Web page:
Mumbai: Eastern Freeway to have dedicated bus corridor soon

The 16.8 km Eastern Freeway connects P D’Mello Road and the Eastern Express Highway at Ghatkopar.

Written by Benita Chacko | Mumbai | Published: January 21, 2018 7:52:30 am
The 16.8 km Eastern Freeway connects P D’Mello Road and the Eastern Express Highway at Ghatkopar. Express photo by Pradip Das/Files

Commuters taking buses along the Eastern Freeway are likely to have a smooth ride soon, as the Mumbai Metropolitan Region Development Authority (MMRDA) proposes to start a dedicated bus corridor on the stretch this year. “We are going to start a dedicated bus corridor on the Eastern Freeway. Since it doesn’t have much traffic, we can experiment there. It will be done sometime this year,” said Pravin Darade, the Additional Metropolitan Commissioner, MMRDA.

The 16.8 km Eastern Freeway connects P D’Mello Road and the Eastern Express Highway at Ghatkopar.

Speaking at a panel discussion on “Environment and Development in the Urban Jungle” organised by the Department of Public Policy of St Xavier’s College, Darade, said the corridor can also be used by emergency vehicles like ambulances. Talking about the Western Express Highway, he said: “The metro construction on the highway is already taking up two lanes. We cannot take away one more for a bus corridor at this point. Once the two metro constructions are complete in the western suburbs in 2019, we can start on the Western Express Highway.”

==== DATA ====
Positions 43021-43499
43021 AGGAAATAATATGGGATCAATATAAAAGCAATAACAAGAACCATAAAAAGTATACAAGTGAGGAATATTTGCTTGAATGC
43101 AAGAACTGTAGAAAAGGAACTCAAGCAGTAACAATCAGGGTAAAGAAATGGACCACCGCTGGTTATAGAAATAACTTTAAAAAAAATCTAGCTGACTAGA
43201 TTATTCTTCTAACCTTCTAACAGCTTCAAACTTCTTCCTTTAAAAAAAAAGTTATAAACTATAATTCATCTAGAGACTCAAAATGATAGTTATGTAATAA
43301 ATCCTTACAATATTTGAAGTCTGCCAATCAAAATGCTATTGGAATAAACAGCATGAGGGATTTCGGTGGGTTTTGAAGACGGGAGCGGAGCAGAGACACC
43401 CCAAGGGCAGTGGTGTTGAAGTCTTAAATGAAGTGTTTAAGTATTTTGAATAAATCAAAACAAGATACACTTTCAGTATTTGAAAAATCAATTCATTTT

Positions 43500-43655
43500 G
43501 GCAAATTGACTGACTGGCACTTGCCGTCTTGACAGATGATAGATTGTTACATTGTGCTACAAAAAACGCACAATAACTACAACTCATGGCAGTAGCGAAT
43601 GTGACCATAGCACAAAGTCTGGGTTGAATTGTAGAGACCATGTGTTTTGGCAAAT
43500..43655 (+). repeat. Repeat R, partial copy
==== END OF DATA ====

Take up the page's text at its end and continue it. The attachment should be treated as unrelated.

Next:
Stalin Dayanand, director of an NGO, Vanashakti, said: “The bus lanes should be a priority as they will change the way Mumbai travels.”

Speaking on other infrastructure projects in the city Darade said: “We will have ropeways connecting Neral-Matheran, Vashi-Ghatkopar and Borivali-Thane. We have submitted proposals to the environment ministry for clearances.”

But Stalin raised objections saying: “This is not sustainable development. After the eastern waterfronts were taken up for development work, the flamingos only have the Thane creek now. If ropeways are going across it then they will have no space to go. We will fight tooth and nail against the proposal.”

Also on the panel was Dr Nandini Deshmukh, a marine biologist who spoke against the construction of the Chhatrapati Shivaji statue on the Arabian Sea. “The construction will destroy the micro organisms there. There are millions of marine organisms that we cannot see. All these will be penalised by the statue. This will in turn crush the food chain affecting even fishing activities. Instead, they can convert the around 300 forts in Maharashtra to monuments. They will improve tourism in the state and increase rural employment as well. This will not require much funds also,” she said.

Darade responded with assurances that all steps would be taken by the government to ensure that least damage is caused to the environment through the construction.

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